Well this has certainly been languishing, hasn't it?
Anyhow, I've just finished Harper Lee's "Go Set A Watchman," and felt the need to write some things down.
First, I have to confess that this book had my Alabama roots showing: I read the whole thing
(including some parts aloud to myself) -- without even a glimmer of conscious
thought, really -- in what my Granny B liked to call a "refined
Southern lady" accent, where, as she once told me, "You pronounce the H
in every word whether there is an H in that word or not." And every bit of
Atticus' dialog was, naturally, in the voice of Gregory Peck. :)
First of all, the fact this book even exists is wonderful. Despite the various hints at nefarious lawyers and whatnot involved in its discovery, simply being able to read another Harper Lee novel was a joy, the chance to revisit a loved, familiar place, but at the same time, glimpse it in a different way.
And that's where a lot of people seemed to have problems. Even before the book came out a week ago today, there were all sorts of reactionary blog posts about a chapter released in advance. I didn't read the chapter then, because I didn't think it was fair to read the chapter out of context. But other people don't share my patience, apparently, and quickly were up in arms about how it made Atticus Finch sound like the most bigoted of racists, and how dare he be that way? I didn't read the blog posts either (because spoilers, sweetie), especially the one titled, "This is not the Atticus Finch I named my son for." Honestly, if you think a different side of a fictional character is somehow going to change your son, you're nuts. Also, you named your son Atticus, so I'm not sure I can take you seriously. You might as well name your child Demosthenes or Polycarp if you wanted something ridiculously original (sorry St. Polycarp).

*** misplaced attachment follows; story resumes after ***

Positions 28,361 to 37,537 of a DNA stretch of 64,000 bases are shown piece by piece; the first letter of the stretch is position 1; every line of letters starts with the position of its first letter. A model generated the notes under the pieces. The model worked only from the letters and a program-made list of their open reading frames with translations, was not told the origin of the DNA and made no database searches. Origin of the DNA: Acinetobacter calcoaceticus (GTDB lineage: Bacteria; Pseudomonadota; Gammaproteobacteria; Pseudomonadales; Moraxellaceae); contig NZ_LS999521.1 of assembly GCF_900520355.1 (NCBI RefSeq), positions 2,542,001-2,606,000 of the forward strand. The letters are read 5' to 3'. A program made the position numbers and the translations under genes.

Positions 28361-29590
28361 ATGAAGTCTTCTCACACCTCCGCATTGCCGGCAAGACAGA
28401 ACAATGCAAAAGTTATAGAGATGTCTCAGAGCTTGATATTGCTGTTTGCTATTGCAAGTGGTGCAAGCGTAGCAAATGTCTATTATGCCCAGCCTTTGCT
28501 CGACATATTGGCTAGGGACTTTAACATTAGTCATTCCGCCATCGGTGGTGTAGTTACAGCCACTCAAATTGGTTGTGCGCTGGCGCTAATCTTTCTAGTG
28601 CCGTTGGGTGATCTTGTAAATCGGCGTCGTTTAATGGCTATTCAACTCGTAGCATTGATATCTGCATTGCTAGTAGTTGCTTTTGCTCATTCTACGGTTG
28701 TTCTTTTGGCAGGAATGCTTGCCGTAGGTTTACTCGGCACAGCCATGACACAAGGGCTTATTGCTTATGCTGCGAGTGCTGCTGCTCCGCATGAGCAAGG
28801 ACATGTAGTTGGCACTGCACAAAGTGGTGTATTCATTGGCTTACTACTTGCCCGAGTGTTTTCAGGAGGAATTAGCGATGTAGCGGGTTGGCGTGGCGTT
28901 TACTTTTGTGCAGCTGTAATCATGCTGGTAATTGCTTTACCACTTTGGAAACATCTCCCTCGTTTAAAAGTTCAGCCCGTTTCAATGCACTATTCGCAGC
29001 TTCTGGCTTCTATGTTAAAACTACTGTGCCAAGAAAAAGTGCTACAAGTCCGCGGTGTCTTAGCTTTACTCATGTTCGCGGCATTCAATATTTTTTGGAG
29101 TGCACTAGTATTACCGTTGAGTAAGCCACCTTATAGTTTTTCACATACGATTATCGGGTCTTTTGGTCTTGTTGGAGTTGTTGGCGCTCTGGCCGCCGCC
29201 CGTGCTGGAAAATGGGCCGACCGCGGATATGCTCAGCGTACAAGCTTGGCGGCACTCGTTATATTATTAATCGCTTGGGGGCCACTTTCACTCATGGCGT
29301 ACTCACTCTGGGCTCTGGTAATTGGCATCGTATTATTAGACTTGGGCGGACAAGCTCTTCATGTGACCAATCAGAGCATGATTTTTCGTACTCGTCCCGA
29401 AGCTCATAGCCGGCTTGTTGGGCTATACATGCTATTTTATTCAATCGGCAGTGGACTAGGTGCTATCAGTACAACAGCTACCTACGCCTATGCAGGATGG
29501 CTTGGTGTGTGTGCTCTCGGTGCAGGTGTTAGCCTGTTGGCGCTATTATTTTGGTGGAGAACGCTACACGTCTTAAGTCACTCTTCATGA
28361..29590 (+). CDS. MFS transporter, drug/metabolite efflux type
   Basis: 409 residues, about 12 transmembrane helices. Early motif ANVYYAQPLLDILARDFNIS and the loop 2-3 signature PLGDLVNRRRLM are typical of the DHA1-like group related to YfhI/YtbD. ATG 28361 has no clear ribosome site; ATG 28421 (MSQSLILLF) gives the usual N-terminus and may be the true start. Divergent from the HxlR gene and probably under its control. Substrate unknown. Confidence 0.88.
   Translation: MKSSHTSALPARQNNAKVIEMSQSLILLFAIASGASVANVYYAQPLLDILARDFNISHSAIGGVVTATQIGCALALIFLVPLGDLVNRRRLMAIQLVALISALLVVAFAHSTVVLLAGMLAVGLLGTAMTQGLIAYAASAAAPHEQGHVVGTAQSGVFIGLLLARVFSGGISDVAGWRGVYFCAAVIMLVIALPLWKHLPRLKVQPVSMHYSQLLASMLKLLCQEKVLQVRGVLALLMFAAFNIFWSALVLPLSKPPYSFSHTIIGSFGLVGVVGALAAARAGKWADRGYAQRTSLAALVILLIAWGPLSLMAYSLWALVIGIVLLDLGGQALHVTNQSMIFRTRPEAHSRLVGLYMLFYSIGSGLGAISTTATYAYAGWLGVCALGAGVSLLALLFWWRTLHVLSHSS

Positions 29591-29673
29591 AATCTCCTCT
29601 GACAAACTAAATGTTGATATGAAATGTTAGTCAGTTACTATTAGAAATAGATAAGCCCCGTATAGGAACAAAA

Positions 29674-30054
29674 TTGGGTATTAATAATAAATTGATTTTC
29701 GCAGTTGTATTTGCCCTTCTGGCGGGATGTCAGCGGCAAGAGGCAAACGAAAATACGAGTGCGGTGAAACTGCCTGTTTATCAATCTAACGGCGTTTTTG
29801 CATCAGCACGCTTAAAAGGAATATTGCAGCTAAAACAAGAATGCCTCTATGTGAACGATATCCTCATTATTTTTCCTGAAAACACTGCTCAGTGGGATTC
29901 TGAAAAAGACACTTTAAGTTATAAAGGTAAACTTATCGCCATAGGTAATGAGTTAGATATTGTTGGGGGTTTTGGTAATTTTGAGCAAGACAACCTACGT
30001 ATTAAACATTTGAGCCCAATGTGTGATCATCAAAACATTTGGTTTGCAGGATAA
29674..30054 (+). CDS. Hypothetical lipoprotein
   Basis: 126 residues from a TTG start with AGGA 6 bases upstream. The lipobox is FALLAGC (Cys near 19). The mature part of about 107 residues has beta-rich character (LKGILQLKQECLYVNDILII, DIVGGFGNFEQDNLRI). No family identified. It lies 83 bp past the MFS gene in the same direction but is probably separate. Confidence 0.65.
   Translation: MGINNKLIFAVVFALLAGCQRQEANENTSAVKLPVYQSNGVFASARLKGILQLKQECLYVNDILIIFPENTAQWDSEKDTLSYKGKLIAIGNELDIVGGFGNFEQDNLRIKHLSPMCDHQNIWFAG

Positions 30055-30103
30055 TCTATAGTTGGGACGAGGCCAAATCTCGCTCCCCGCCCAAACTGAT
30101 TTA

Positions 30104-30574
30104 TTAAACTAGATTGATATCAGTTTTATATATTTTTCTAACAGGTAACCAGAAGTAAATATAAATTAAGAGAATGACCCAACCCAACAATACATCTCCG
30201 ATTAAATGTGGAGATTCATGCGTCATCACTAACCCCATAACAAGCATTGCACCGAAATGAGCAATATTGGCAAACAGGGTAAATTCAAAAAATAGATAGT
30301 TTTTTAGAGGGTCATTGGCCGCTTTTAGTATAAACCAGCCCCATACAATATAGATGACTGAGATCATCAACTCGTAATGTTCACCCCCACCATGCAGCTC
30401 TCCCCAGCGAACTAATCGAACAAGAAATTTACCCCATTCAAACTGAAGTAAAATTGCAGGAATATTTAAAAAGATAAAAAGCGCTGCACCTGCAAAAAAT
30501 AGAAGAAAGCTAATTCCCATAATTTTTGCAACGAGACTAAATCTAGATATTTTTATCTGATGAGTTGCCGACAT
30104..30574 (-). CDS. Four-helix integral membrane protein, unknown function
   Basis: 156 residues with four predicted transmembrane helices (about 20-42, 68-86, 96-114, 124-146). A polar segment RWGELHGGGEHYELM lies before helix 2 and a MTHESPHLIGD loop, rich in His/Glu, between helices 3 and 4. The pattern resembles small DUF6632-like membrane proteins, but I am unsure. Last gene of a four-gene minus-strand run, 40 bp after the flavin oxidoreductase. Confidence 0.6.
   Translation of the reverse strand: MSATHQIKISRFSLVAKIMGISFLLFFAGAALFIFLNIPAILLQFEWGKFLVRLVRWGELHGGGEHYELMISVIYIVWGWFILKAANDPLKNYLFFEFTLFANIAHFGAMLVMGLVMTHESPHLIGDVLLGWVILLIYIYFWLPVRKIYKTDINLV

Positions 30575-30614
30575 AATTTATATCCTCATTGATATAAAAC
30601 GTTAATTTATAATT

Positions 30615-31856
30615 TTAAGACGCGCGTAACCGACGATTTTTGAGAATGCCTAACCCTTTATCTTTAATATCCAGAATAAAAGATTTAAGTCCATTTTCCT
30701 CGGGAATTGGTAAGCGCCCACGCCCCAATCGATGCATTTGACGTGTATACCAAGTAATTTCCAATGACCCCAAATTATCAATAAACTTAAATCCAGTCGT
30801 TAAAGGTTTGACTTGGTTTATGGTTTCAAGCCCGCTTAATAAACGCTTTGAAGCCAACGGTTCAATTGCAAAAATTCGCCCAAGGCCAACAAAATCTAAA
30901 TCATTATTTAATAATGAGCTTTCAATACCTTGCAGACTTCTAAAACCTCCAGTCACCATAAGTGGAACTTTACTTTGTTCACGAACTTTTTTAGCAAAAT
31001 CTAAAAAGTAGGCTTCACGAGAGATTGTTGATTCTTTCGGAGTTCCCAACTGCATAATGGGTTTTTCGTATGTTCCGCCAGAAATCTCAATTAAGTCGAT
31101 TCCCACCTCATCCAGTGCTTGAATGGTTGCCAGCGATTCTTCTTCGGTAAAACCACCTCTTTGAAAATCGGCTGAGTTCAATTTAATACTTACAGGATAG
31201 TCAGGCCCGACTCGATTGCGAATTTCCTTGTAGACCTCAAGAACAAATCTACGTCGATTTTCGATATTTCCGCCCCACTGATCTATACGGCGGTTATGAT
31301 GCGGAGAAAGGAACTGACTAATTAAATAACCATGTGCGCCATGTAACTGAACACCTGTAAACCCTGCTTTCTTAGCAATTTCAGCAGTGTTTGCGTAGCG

But I was not offended by Atticus. Yes, he is different, yes, the sad realities of racism in the Jim Crow South rear their ugly heads, but some of his attitudes (which pale in comparison to that of several other characters) are actually imagined as worse than they are by Scout. Ultimately, the fact that I'm not overly bothered by it probably has a lot more to do with the fact that Mockingbird, while a book I very much enjoy, isn't and never has been my Favorite. Book Of. All. Time. as it is for some, who have put a person they apparently forgot was fictional up on a pedestal. No doubt there will be a number of scholarly dissertations contrasting "To Kill a Mockingbird" and "Go Set a Watchman," and picking the latter apart.
Anyway, I very much enjoyed the book overall. It's a rare thing to be able to
see characters we think we know at a time 20-plus years on. They have
changed, certainly, but so has the world. The Jean Louis we see here
seems, at least to me, to be a natural progression and completely the
product of the prickly tomboy Scout. I found myself at some points
wondering how much of Nell Harper Lee was in her and, in a way, too, comparing how the reactions and responses of the now
grown Jean Louise reflect the sad and offended nature of many
of the people who have been so riled and even betrayed by how her father is different than their expectations...but I also wonder whether, like Scout, who grows in understanding as the novel progresses, other readers will be able to see beyond their own knee-jerk reactions?
The one thing that really did bother me was Jem's fate, which was more surprising than anything else. The flashbacks to the children's childhoods were fantastic, though, as were the additional history of the Finch family. I loved the character of Uncle Jack and his penchant for
Victorian literature, and Aunt Alexandra with her tendency to speak
emphatically in All Capital Letters. The scenes from the Coffee Zandra
throws are brilliant, and I have decided that from now on, whenever I
have to fill out a form that asks my marital status, I will instead of
"Single," record myself as a "Perennial Hopeful." ;)